When members of the U.S. Congress or Executive Branch attempt to change foreign policy in any substantial way, they hear the opinions of their constituents in almost real-time. As an aide on Capitol Hill, I saw firsthand that if a pending trade deal or economic sanctions package was altered, we received emails from constituents about it the next day. The growing influence of citizens via the internet is particularly true in democracies around the world, but as the Arab Spring showed, it is not exclusive to democracies.
Nonetheless, there are limitations to citizen diplomacy via the internet. Nothing will ever be as effective in diplomacy as a face-to-face meeting. And citizens using the internet can “protest” but they still cannot actually protest unless they are physically present. The Mubarak regime in Egypt fell in part because of the organizing power of the internet, but it would not have happened if the outraged did not leave their computers and get to Tahrir Square.
Moreover, diplomacy is a skilled profession, and some citizen diplomats are not...diplomatic. A horribly misguided small-time pastor in Florida can cause anti-American protests and violence around the world by threatening to burn a Qur'an, as international relations expert Joseph Nye wrote about in 2010. It is also worth noting that citizen diplomats tend to advocate for a single issue, rather than a larger strategic position. This can place official diplomats and citizen diplomats at odds, or can be mutually reinforcing when official diplomats are able to point to citizen diplomacy to justify expansions of parallel government efforts.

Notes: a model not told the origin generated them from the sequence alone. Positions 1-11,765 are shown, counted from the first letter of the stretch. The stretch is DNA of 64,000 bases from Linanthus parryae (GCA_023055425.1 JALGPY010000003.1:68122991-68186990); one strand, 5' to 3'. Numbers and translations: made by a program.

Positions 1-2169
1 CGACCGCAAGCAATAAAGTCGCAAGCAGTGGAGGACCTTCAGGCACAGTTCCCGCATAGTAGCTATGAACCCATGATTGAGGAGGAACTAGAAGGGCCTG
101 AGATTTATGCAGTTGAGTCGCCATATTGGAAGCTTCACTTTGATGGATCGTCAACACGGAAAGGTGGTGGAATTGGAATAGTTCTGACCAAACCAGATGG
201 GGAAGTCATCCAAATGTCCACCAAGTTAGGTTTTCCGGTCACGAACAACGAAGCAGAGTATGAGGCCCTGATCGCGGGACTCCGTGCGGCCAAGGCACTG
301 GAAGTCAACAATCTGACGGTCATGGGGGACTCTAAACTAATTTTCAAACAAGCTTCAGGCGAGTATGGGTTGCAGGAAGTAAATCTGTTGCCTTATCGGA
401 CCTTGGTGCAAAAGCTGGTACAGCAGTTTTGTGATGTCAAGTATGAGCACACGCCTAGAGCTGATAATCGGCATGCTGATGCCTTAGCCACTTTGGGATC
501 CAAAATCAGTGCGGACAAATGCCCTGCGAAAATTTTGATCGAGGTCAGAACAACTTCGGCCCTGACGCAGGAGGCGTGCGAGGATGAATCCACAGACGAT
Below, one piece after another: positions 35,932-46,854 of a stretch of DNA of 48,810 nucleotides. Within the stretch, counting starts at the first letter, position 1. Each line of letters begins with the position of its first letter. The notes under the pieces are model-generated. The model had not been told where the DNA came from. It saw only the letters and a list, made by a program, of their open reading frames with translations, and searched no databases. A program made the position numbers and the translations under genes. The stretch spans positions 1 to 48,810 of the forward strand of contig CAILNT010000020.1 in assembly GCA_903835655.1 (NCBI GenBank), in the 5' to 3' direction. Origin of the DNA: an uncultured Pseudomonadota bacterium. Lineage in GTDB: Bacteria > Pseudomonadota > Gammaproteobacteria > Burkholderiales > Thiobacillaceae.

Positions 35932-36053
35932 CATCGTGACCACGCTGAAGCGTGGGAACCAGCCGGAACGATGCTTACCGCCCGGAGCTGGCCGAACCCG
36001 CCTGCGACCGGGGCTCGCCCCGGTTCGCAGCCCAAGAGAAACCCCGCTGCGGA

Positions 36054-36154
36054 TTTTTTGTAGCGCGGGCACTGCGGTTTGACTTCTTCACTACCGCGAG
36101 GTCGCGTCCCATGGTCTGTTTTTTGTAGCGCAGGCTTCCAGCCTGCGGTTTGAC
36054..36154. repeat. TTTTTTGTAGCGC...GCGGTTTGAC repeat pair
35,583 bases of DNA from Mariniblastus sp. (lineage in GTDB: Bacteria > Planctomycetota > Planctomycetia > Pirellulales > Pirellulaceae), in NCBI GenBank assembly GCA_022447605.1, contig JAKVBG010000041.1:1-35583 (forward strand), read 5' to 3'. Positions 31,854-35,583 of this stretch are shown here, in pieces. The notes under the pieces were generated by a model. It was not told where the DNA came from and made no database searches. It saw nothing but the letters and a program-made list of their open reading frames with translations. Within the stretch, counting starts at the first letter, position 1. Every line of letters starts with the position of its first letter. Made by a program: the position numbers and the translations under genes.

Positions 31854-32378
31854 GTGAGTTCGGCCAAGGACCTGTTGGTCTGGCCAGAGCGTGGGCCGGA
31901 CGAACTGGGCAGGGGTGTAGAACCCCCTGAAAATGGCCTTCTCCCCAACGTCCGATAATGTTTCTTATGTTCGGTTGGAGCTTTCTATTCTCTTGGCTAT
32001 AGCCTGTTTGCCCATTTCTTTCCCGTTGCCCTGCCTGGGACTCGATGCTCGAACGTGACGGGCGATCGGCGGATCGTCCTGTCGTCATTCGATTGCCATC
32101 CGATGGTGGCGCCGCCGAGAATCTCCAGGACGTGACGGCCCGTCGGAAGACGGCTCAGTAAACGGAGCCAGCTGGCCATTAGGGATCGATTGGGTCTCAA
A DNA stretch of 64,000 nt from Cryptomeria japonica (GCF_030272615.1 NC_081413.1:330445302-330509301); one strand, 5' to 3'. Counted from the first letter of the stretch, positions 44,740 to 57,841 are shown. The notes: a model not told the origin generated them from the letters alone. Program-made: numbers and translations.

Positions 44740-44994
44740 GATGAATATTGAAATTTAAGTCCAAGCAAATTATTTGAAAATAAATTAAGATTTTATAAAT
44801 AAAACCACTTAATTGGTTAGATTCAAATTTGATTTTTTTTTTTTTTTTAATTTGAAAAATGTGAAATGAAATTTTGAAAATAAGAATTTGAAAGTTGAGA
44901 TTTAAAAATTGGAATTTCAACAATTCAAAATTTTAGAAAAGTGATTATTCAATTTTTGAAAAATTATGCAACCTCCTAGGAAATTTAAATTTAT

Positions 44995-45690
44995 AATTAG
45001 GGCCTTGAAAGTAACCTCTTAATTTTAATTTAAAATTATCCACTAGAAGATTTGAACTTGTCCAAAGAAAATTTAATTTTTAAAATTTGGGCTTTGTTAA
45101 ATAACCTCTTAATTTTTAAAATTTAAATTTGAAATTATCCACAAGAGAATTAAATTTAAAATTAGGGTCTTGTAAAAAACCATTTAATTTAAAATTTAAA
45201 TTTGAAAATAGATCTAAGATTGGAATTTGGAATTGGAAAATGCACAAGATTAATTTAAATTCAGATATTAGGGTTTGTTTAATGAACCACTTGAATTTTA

Official diplomats, and countries in general, will continue to be the most powerful actors in international relations. Moreover, traditional avenues of citizen diplomacy (scientist engagement, student exchanges, etc.) will continue to be significant and worthy of support. But the advent of direct citizen diplomacy with foreign countries, and the growing effectiveness of domestic advocacy on foreign policy issues, have already changed the framework of international relations and will continue to do so.
The late comedian Mitch Hedberg once said, “I’m against picketing, but I don’t know how to show it.” Citizen diplomats today are increasingly representing the converse: they are for international change, and they know how to create it.
Daniel Kadishson is a Master’s candidate at National Defense University and has previously worked as a Legislative Assistant to a U.S. Congressman, an analyst for the U.S. Army, and an Advocacy Assistant at the Genocide Intervention Network. His writing represents his views and not those of the U.S. Government.
This article was originally published in the Diplomatic Courier's September/October 2012 edition.
UN Photo/Logan Abas